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Yes. Just yesterday in some other story everyone was arguing for the cloud because who wants to maintain their own hardware? This morning the hue and cry is "slap more RAN in that puppy".

I just speced out a 6TB Dell server. Price? It is already at $600K, and I haven't fully speced it out yet (just processor, memory, drive). Maybe that memory requirement is high (though it is about what I would need); 1TB is somewhat over $200K.

For the right situation that sort of thing maybe makes sense, though I'm SOL if I need high availability (power out, internet flakey, RAM chip goes bad, etc leaves me dead in the water).

So I would need to stand up a million or more in equipment in several places, or just use AWS and suffer the scorn of someone saying 'you could have put that in RAM'. Yes. Yes I could have.

> everyone was arguing for the cloud because who wants to maintain their own hardware?

Well, I keep arguing against that, because you still get 90%+ of the maintenance work, plus some new maintenance work you didn't have before, to avoid some some relatively minor hardware maintenance. And you can get most of the benefits of non-cloud deployment with managed hosting where you never have to touch the hardware yourself.

I work both on "cloud only" setups and on physical hardware sitting in racks I manage, and you know what? The operational effort for the cloud setup is far higher even considering it costs me 1.5 hours in just travel time (combined both ways) every time I need to visit the data centre.

For starters, while servers fail and require manual maintenance, those failures are rare compared to the litany of issues I have to protect against in cloud setups because they happen often enough to be a problem. (The majority of the servers I deal with have uptimes in the multi-year range; average server failure rate is low enough that maintenance cost per server is in the single digit percentage of server and hosting costs). Secondly I have to fight against all kind of design issues with the specific cloud providers that are often sub-optimal and require extra effort (e.g. I lose flexibility to pick the best hardware configurations).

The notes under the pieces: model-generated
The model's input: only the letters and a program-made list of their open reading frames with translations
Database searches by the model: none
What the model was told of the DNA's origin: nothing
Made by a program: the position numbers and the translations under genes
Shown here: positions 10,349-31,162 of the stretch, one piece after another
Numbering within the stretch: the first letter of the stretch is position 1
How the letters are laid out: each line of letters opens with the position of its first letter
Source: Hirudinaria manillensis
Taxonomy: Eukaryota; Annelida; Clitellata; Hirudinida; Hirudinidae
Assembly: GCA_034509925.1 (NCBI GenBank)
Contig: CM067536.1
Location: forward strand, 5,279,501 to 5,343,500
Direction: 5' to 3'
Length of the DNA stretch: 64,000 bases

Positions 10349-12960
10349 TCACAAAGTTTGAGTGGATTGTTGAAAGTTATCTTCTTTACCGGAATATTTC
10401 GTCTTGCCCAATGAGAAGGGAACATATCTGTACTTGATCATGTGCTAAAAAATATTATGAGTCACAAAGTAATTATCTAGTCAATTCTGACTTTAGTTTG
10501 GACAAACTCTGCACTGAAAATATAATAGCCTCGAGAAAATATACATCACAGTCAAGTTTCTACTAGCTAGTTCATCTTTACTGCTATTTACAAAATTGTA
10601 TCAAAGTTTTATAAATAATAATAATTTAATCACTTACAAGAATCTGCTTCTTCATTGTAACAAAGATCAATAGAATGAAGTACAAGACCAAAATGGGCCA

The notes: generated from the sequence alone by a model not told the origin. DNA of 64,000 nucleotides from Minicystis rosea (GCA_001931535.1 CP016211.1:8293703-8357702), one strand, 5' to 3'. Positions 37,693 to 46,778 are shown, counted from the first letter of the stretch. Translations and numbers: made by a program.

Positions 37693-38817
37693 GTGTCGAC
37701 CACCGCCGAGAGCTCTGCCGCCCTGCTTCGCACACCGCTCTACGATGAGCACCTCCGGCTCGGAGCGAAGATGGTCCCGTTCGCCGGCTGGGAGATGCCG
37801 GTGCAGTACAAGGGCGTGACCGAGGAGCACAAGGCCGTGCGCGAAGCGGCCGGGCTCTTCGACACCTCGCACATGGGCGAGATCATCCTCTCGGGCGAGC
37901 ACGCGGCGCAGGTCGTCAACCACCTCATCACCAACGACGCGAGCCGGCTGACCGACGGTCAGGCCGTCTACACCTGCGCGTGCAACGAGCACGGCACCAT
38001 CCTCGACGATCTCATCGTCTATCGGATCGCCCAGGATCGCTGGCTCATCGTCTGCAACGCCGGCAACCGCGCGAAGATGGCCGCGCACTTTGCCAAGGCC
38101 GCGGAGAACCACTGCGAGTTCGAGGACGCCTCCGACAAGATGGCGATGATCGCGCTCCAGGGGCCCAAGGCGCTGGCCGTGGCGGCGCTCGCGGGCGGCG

Cloud services have their place, but far too many people just assumes they're going to be cheaper, and proceed to spend three times as much what it'd cost them to just buy or lease some hardware, or rent managed hosting services.

Even if you don't want to maintain your own hardware, AWS is almost never cost effective if you keep instances alive more than 6-8 hours of the day in general. Your mileage may wary, of course.

"The cloud" is basically a new non standard OS to learn.

I am reasonably happy configuring an old school Linux box. Heroku is much more of a pain in the arse to deploy to in my experience, despite much of the work being done for you already. Debugging deployment issues is particularly painful.

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